Background: The relationship between phoneme awareness, rapid automatized naming (RAN), verbal short-term/working memory (ST/WM) and diagnostic category is investigated in control and dyslexic children, and the extent to which this depends on orthographic complexity. Methods: General cognitive, phonological and literacy skills were tested in 1,138 control and 1,114 dyslexic children speaking six different languages spanning a large range of orthographic complexity (Finnish, Hungarian, German, Dutch, French, English). Results: Phoneme deletion and RAN were strong concurrent predictors of developmental dyslexia, while verbal ST/WM and general verbal abilities played a comparatively minor role. In logistic regression models, more participants were classified correctly when orthography was more complex. The impact of phoneme deletion and RAN-digits was stronger in complex than in less complex orthographies. Conclusions: Findings are largely consistent with the literature on predictors of dyslexia and literacy skills, while uniquely demonstrating how orthographic complexity exacerbates some symptoms of dyslexia.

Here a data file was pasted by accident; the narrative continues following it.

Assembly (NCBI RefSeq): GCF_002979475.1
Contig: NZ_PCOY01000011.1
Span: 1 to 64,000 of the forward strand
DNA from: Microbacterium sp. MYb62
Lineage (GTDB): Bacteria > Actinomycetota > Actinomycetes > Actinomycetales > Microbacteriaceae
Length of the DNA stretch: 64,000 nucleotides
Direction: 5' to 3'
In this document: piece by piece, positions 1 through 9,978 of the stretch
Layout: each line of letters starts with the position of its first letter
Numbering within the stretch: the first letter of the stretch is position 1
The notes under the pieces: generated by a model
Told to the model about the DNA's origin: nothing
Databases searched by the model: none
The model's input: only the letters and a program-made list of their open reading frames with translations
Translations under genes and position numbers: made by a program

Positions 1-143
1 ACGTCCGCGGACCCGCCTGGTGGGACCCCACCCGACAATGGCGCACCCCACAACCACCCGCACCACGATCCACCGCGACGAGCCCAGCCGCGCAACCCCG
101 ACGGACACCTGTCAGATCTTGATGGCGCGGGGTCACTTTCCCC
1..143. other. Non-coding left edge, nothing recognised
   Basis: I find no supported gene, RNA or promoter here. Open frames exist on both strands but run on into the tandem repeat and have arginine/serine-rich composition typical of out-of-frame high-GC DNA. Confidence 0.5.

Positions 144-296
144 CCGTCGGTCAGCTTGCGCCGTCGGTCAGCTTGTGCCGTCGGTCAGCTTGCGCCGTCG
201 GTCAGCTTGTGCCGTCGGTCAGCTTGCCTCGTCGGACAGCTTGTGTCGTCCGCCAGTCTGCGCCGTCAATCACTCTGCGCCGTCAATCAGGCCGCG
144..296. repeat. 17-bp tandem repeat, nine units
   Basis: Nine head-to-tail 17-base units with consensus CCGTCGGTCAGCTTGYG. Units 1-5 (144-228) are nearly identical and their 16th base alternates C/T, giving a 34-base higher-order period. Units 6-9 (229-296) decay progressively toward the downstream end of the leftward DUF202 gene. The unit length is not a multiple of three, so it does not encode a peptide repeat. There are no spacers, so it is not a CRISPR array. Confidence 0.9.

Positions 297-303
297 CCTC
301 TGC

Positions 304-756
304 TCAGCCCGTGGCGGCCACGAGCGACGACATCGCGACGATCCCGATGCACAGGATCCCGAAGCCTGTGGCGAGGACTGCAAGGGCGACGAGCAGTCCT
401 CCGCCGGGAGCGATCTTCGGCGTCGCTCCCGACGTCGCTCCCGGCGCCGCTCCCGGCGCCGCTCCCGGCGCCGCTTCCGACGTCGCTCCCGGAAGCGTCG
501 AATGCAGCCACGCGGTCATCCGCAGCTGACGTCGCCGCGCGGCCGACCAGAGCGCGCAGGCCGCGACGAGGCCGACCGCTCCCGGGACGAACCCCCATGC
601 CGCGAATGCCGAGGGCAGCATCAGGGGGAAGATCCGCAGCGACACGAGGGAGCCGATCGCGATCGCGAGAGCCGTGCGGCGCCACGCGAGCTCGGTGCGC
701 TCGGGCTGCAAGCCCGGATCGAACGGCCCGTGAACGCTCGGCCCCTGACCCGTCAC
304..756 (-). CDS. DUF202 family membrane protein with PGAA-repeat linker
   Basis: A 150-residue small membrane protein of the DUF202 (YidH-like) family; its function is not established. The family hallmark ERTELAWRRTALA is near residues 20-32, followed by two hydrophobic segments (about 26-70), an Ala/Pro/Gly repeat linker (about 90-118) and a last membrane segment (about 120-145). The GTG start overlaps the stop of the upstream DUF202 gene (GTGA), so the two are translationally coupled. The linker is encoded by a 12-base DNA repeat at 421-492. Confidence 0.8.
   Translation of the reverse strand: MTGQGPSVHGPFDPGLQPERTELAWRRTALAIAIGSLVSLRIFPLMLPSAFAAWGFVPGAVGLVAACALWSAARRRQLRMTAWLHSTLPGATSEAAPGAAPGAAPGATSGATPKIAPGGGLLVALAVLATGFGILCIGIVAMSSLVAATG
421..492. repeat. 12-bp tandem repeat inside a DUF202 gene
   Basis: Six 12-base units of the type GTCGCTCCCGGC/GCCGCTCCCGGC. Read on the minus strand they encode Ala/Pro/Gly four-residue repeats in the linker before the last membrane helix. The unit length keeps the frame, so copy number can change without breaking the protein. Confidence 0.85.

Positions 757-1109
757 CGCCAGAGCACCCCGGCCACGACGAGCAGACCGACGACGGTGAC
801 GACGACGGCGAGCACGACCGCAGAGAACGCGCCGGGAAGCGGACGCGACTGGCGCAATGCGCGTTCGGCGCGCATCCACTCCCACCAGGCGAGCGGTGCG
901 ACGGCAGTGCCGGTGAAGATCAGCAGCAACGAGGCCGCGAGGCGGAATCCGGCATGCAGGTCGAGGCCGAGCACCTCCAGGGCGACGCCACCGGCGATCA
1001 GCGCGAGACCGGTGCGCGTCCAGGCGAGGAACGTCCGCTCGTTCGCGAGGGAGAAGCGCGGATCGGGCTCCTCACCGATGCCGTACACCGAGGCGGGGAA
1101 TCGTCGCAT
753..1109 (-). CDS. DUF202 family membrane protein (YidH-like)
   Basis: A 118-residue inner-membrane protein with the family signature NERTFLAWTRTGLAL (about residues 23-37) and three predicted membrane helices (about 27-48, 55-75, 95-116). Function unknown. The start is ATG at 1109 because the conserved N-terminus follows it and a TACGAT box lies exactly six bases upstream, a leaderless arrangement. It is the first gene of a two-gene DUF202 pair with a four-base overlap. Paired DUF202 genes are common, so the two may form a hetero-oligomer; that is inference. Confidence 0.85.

|Number of pages
|Journal of Child Psychology and Psychiatry and Allied Disciplines
|Published - Jun 2013